After seeing the most flawlessly-executed classical performance of our lives, we ended that first night back at the hotel lounge, enjoying some port with GF Boy’s coworkers before heading to bed.
On Wednesday morning, we had a leisurely breakfast at the hotel lounge, and then GF Boy headed to the office while I got some work of my own done at the hotel. Next, I ventured out for a stroll, walking around Eccleston Gardens. When I say “around,” I really mean it — many gardens in London are private and don’t allow public access. It sure looked nice from the outside, though!
I met up with GF Boy and his coworkers in the afternoon and ended up spending the rest of the day with them, visiting their exhibits at Science Museum and the Tate Modern.
After the museums, we stopped at a pub for drinks, then moved onto dinner and dancing at Guanabara, an enormous Brazillian restaurant/night club next to the University of London. We had more caipirinhas than I care to remember, shared orders of hearts of palm salad, picanha (a.k.a grilled tri tip steak) and moqueca vegetariana, a rich and savory coconut milk-based vegetable stew, then danced a little samba. I can’t believe I actually remembered how to dance a little bit — thanks to my world-travelling older brother for taking me out to a couple samba clubs in Rio de Janiero a few years ago! Once we were back at the hotel, I donned a fuzzy bathrobe and had a late-night snack with the crew before crashing around 2:30 in the morning.
I’m not gonna lie, Thursday morning was a little bit rough! I got off to a late start, intending to walk to Little Venice, where I was meeting a friend of my brother’s for lunch. I accidentally ended up leaving the hotel just as the changing of the guard was happening at Buckingham Palace, and I was able to catch a little glimpse of the guards’ ceremonious choreography, but the solid crowd made it impossible for me to cross through Green Park to continue my walk. I ended up backtracking to Victoria Station to take the tube instead, meeting Dan for a posh lunch in Maida Vale at The Waterway.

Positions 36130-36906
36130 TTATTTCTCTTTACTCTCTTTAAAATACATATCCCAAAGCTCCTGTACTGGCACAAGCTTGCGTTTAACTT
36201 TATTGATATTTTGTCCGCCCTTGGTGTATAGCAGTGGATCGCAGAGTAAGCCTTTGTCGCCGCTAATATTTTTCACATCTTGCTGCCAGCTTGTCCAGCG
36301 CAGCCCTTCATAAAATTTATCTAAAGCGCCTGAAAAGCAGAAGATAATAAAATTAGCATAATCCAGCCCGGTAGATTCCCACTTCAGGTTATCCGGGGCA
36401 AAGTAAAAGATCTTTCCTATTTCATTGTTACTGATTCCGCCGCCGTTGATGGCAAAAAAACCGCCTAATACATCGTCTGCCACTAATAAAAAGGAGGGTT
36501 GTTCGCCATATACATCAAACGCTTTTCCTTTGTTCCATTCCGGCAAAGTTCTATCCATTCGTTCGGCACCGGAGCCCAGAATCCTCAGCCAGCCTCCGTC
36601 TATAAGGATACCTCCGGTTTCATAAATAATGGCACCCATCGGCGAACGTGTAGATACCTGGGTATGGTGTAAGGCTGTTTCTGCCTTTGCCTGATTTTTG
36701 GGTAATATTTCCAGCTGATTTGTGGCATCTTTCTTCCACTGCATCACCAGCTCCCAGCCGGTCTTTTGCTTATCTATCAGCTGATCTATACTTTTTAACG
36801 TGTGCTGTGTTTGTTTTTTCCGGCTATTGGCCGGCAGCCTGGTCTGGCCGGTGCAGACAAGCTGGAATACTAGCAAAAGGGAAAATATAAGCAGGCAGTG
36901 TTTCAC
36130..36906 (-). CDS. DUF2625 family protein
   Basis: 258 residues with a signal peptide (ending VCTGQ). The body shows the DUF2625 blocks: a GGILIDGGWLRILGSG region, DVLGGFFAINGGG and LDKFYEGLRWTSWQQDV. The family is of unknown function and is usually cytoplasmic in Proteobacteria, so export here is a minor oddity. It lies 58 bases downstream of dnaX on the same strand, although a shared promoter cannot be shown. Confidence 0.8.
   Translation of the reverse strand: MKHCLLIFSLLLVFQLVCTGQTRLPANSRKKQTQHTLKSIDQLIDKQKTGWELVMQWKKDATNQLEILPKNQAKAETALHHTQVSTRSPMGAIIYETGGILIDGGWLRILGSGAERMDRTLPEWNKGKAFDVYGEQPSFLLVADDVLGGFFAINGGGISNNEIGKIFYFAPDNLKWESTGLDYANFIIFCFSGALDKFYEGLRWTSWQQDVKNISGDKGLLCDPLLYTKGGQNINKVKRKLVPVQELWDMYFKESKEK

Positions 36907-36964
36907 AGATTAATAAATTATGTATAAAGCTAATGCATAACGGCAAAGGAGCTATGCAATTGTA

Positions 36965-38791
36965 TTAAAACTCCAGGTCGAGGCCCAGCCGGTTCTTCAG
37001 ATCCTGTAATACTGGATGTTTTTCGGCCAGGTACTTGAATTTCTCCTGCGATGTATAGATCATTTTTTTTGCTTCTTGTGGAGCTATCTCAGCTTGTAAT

Dan was a total treat, and had tons of ideas for our impending trip to Edinburgh, since he’d done his undergrad education there. After we enjoyed our respective burger and chicken salad, we parted ways and I walked down the Canal and around swanky Maida Vale, a mercifully uncrowded neighborhood.
It was nice to escape the pre-Olympics crowds for a little while, but I soon found myself amid hustle and bustle again when I walked into the Lebanese/Middle Eastern neighborhood surrounding Edgeware road. Forgoing the temptation of buying all the amazing-looking dates and other dried fruits for sale, I hopped on the tube at Paddington Station and made my way back to the hotel.
That night included two more highlights of our trip, including a beautiful Evensong service at Westminster Abbey. Stepping into the Abbey was a surreal experience — the majesty of the place was overwhelming. I couldn’t help but picture the 1787 performance of Handel’s Messiah, when 800 musicians filled the church with music. The Evensong service was lovely — the Westminster Abbey choir sounded beautiful in the space, their perfectly-tuned choral voices echoing in The Quire while an organist accompanied them from his keyboard in the organ loft above.